Pittsburgh's Sidney Crosby
is made for the stage he will once again occupy beginning Saturday night (8 p.m. ET, NBC, CBC, RDS, NHL Radio).
The biggest stage -- the Stanley Cup Final -- is usually about the biggest players. And there is nobody bigger than Crosby, who this spring has willed his team to a second-straight Final with a postseason for the ages. His 28 points are tied -- with teammate Evgeni Malkin
-- for the Stanley Cup Playoff scoring lead. That total, in 17 games, is nine points better than anybody on the Detroit Red Wings, Pittsburgh's opponent in this rematch of last year's Final.
Just how big is Crosby in NHL circles?
Detroit coach Mike Babcock joked at Friday's media day at the Detroit Marriott at the Renaissance Center that he has seen so much of Crosby in NHL commercials that he wondered if his team really won the Stanley Cup last June.
, I mean, you can't turn on any TV that covers hockey without seeing him," Babcock said, breaking into one of his more sly smiles. "Actually, when I watch the commercials from last year, I think they won, not us. So I have to check every once in a while to get that figured out."
To set the record straight, the Red Wings did win in 2008, taking a two-games-to-none lead against the awestruck Penguins and riding that to a six-game triumph.
It was an experience that did not sit well with Crosby, a champion at every level he has played. The memory of watching the Red Wings celebrate their title -- on his home ice at Mellon Arena, no less -- stayed with him all summer. The vision of Detroit's Nicklas Lidstrom -- and not Crosby, the captain of the Penguins -- taking the Cup from NHL Commissioner Gary Bettman has driven Crosby to be an even better player this season.
"Yeah, it was tough," Crosby said Friday of last year's Final loss. "It's difficult for everyone. You dream your whole life about being in that position and you work so hard, and right at that moment you never know if you're going to get another chance. I don't think anybody took it well."
But few took it as hard as Crosby, who turned the hurt into a positive, working tirelessly on those areas -- faceoffs and defense, to name two -- that he believed he needed to improve on to best help his team win a title.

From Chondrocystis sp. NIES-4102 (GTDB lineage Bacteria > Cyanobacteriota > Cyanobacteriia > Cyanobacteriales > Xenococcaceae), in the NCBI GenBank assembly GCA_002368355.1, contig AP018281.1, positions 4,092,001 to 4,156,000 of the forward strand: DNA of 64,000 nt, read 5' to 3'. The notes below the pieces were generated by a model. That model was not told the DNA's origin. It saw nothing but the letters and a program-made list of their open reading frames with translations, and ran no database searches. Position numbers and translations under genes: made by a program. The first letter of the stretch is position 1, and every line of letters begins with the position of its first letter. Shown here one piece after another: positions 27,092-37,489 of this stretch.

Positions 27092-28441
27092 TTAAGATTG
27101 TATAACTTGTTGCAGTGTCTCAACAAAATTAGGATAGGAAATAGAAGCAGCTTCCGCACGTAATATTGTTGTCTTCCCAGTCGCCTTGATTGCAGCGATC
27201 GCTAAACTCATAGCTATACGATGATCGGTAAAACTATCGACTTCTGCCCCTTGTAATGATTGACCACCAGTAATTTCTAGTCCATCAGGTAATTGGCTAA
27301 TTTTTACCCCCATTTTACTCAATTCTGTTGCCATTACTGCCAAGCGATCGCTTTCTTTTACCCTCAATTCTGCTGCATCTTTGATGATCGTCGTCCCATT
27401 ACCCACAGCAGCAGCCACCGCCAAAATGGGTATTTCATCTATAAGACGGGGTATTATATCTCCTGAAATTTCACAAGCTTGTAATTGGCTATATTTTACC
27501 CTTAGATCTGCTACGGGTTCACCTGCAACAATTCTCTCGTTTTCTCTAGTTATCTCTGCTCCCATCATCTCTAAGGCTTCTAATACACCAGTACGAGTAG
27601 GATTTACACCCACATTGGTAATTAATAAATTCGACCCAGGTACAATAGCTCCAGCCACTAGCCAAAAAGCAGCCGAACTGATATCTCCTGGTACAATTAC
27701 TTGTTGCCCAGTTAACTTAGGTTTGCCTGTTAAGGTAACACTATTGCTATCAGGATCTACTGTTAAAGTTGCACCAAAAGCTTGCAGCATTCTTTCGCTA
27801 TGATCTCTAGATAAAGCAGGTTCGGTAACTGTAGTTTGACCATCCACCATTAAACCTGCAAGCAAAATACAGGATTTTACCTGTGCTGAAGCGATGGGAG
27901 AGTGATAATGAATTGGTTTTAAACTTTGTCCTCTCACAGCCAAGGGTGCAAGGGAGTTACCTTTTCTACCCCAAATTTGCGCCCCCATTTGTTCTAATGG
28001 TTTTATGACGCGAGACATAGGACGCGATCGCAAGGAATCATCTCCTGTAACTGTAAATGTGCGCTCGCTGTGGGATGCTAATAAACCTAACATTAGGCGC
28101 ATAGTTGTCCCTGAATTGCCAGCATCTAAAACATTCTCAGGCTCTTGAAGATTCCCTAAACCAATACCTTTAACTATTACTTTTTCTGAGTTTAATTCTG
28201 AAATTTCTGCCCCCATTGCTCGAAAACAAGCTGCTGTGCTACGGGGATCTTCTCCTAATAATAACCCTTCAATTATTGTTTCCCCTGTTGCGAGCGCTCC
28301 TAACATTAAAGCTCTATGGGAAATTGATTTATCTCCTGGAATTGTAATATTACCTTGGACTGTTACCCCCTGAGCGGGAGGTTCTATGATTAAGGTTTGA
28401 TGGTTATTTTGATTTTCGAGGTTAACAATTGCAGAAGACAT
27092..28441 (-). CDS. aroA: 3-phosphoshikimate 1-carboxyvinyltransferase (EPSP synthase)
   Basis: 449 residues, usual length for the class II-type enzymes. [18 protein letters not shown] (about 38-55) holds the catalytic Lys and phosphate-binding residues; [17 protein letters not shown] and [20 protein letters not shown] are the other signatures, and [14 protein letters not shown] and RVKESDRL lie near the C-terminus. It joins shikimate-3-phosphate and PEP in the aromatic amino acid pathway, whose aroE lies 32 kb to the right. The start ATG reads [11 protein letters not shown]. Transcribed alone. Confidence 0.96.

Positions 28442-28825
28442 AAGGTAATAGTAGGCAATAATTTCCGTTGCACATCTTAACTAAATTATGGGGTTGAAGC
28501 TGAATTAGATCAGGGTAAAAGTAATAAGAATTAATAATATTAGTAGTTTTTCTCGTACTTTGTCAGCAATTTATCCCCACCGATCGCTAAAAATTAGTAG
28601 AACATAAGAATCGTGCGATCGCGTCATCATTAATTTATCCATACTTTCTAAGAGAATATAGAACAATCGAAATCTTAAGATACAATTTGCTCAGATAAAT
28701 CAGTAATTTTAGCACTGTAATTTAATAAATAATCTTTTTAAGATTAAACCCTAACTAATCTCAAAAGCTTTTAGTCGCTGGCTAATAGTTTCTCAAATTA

The Red Wings know they will get a new-and-improved Crosby when the Final starts with Saturday night's Game 1 at Joe Louis Arena. They will not see the player who did not register a point until the third game of the Final and looked to be severely hobbled at times because of the wear and tear of the season.
They expect a fresh Crosby, which means a game-changing Crosby.
"I think he has the complete package," said Detroit's Henrik Zetterberg, who figures to spend a lot of his time during the series trying to keep Crosby from lighting up the scoreboard. "He's scoring goals and making plays. He's working hard both on and off the ice. He's their leader. One thing this year, you know, he's scoring a lot more goals than last year."
Brad Stuart will be part of a four-man defensive unit that will try to contain Crosby, who plays first-line center and also sees some time as the fourth-line pivot in the 11-forward alignment Pittsburgh coach Dan Bylsma has employed for the past seven games.
"I'd say he's figured out a few things," Stuart told NHL.com. "I'm not going to say that he wasn't last year; but it seems to me like he is a little more physical, not only in the offensive, but his own zone. I think he is competing better on faceoffs and all those things. He's still a young kid and figuring all these things out, but he's taken a step forward, I think."
Crosby's teammates agree with Stuart's assessment. They believe that their 21-year-old captain has made huge strides this season and is a big part of the reason that they are in the Final for a second-straight year.
Pittsburgh defenseman Kris Letang
says Crosby has been better for the past few months because Bylsma, an in-season replacement for Michel Therrien, has cut down on Crosby's minutes a little bit as he urges the entire team to play a more up-tempo, attacking style than they did last year under Therrien.
"When you are fresher, you always have more success," Letang told NHL.com. "I've been watching him for so long. I played against him in junior and I played with him in the NHL and I don't know, he's always going to the dirty areas, he always going to the net. He's always a guy that will sacrifice his body."
And now, he will get a chance to put his work ethic -- sometimes the most underappreciated facet of Crosby's game -- back on display on the biggest stage. This time, he hopes the outcome is different; but, for now, he is just savoring the opportunity to go for the ride again.
"We feel pretty fortunate to get a second chance here the following year," Crosby said.
Author: Shawn P. Roarke | NHL.com Managing Editor